resident Cyril Ramaphosa lauded a “new breed of young entrepreneurs” who had responded to the challenges posed by lockdown. He called them the “silver lining to the dark Covid-19 cloud”, a sign that even in the country’s “darkest hour”, they were the beacons of hope and renewal. From the National Development Plan onwards, entrepreneurs have consistently been touted by government as the engine that will drive inclusive economic growth.
A cause for concern is that although entrepreneurs are seen as crucial to South Africa’s economy, our SMMEs don’t perform well in relation to other markets. According to research by the Small Business Institute, 75% of new SMMEs in South Africa are not sustainable and fail. Too many of them remain micro-enterprises and do not create nearly as many jobs as formal or medium-sized enterprises do. Common causes for SMME failure include poor cash flow management, a failure to develop and implement a strategic vision, and a lack of skills.
Here are a few tips for entrepreneurs to help position their business for sustainable growth:
As the lockdowns taught us all over again, risk comes in many shapes and forms and being prepared is essential. There is no doubt that we are not over the hump yet, so perhaps the first order of the day should be to revisit your risk assessment and take appropriate mitigation action.
Insurance is one of the best ways to protect against the unexpected and SMEs should give thought to which broker or insurer they should work with and develop a good relationship with them. Financial risk, particularly regarding cash flow, also should be top of mind – consult with an expert, if necessary, to help put robust plans in place.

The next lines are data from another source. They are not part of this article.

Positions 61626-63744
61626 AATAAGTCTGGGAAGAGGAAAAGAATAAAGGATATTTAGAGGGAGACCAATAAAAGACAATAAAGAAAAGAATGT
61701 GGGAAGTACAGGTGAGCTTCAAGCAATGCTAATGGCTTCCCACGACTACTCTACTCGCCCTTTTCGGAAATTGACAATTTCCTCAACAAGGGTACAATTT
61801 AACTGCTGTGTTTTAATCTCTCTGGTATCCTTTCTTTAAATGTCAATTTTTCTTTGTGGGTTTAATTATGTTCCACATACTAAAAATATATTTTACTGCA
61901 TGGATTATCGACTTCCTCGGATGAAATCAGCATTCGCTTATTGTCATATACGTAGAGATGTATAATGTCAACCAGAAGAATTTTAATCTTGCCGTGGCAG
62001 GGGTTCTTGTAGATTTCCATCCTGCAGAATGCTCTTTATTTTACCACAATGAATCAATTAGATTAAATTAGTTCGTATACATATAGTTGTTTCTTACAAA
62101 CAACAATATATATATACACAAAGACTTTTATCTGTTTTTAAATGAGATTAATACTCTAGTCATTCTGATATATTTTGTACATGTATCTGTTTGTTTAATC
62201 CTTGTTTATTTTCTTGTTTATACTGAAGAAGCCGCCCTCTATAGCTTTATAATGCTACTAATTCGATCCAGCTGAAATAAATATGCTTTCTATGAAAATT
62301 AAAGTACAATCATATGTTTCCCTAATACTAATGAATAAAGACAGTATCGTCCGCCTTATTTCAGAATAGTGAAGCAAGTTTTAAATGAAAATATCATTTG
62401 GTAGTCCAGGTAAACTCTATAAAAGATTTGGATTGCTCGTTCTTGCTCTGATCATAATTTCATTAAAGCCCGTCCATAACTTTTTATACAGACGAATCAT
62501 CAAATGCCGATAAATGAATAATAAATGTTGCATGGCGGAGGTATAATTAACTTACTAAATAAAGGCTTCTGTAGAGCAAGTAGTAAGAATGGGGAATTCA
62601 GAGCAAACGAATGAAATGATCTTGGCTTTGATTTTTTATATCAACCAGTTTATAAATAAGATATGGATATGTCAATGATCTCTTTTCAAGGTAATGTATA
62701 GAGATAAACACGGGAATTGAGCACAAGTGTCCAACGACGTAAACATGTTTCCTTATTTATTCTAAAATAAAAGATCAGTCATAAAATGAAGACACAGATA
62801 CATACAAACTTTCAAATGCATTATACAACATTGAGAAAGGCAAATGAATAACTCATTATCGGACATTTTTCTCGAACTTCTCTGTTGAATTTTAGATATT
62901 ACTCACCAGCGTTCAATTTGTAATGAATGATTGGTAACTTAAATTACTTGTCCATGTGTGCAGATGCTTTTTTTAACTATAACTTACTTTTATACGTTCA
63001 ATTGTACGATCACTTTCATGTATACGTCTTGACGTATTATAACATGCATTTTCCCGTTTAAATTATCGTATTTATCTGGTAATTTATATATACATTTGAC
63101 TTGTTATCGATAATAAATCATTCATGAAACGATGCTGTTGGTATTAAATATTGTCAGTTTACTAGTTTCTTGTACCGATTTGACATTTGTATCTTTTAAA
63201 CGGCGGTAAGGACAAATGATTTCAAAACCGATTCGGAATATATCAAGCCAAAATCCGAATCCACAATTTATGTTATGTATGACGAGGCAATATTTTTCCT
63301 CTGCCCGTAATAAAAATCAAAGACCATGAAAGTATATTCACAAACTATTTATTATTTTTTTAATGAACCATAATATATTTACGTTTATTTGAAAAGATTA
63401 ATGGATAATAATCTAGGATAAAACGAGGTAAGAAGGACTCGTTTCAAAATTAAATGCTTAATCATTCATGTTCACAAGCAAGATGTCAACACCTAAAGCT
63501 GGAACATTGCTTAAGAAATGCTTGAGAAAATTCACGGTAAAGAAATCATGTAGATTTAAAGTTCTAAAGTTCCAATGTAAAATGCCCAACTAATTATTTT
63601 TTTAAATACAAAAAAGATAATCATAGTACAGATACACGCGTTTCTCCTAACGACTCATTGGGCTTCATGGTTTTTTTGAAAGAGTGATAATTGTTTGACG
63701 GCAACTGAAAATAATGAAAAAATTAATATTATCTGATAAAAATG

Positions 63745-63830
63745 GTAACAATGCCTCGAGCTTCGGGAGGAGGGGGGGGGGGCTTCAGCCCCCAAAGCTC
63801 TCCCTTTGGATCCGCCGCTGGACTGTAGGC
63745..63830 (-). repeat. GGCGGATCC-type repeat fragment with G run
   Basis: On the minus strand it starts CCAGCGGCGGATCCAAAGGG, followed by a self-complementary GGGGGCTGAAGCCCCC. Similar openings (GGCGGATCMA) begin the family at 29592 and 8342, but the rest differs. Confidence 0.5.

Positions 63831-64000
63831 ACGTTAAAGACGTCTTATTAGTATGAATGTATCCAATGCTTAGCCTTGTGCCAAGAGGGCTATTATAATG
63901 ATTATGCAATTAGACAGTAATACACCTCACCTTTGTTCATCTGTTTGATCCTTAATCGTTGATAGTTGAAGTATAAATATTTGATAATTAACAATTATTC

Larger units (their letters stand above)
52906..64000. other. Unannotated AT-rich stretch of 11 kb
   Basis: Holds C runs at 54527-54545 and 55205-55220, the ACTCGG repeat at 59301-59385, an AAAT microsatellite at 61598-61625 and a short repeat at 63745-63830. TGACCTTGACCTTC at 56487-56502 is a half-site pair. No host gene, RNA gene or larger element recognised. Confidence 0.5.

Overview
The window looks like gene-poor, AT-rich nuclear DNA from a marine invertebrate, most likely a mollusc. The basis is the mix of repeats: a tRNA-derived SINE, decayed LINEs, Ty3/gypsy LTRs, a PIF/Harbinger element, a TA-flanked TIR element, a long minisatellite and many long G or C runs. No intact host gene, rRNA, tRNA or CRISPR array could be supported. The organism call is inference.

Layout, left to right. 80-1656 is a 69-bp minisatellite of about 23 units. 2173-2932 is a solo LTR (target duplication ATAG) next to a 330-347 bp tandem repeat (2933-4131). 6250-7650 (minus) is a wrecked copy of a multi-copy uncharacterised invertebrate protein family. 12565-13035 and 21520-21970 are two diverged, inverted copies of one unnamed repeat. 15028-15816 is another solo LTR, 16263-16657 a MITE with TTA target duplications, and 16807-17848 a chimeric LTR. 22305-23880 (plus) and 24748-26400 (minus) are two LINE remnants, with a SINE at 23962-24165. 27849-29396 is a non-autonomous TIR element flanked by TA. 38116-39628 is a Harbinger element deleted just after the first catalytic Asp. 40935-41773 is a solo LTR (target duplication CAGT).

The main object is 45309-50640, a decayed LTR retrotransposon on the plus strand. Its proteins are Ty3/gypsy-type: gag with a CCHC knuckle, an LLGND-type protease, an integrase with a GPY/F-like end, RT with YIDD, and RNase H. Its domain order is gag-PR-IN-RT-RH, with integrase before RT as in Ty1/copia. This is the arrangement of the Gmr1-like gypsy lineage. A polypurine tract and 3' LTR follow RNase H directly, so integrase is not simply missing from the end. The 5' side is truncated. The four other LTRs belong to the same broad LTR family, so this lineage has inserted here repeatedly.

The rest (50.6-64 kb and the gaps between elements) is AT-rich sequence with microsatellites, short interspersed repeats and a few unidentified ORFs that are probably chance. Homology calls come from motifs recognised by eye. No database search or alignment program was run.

Technology is the SME’s secret weapon. Understand how to use it to access specialist help, reduce costs and increase efficiencies. Pay particular attention to mobile technologies as the bulk of South Africans access the digital world via mobile devices. Digital platforms offer a low-cost way to communicate with customers and potential customers, the lifeblood of any business.
Marketing is vital in growing the business. Use the end of the year as a time to update your marketing materials and make sure they are current. If you have achieved any certifications in the last year, make sure they are listed on your website and all stationery (real and virtual). Make sure that all your satisfied customers have given you a reference and make sure it is spread far and wide on social media.
The end of the year is traditionally a time for increased sales and economic activity. Black Friday falls officially on 27 November this year, so if your business is going to be selling, be cautious as criminals use the heightened activity as a smokescreen to pilfer. Take security measures if you expect to hold large amounts of cash on site.
Just like any consumer, entrepreneurs should be particularly cautious when it comes to taking advantage of Black Friday specials to acquire items for their businesses. Don’t be tempted to buy equipment just because it is being offered at a good price.
Building a community of other companies that complement your own service offering makes good sense. The end of the year is a great time to review your ecosystem and decide where the gaps are. If funds permit, why not send a small gift to particularly important companies or individuals you want to keep close?
In between preparing for the holiday season, take the time to finish the year in an orderly manner – more important than ever after the year we have had. Review successes and failures and make sure to recognise the high achievers on your staff.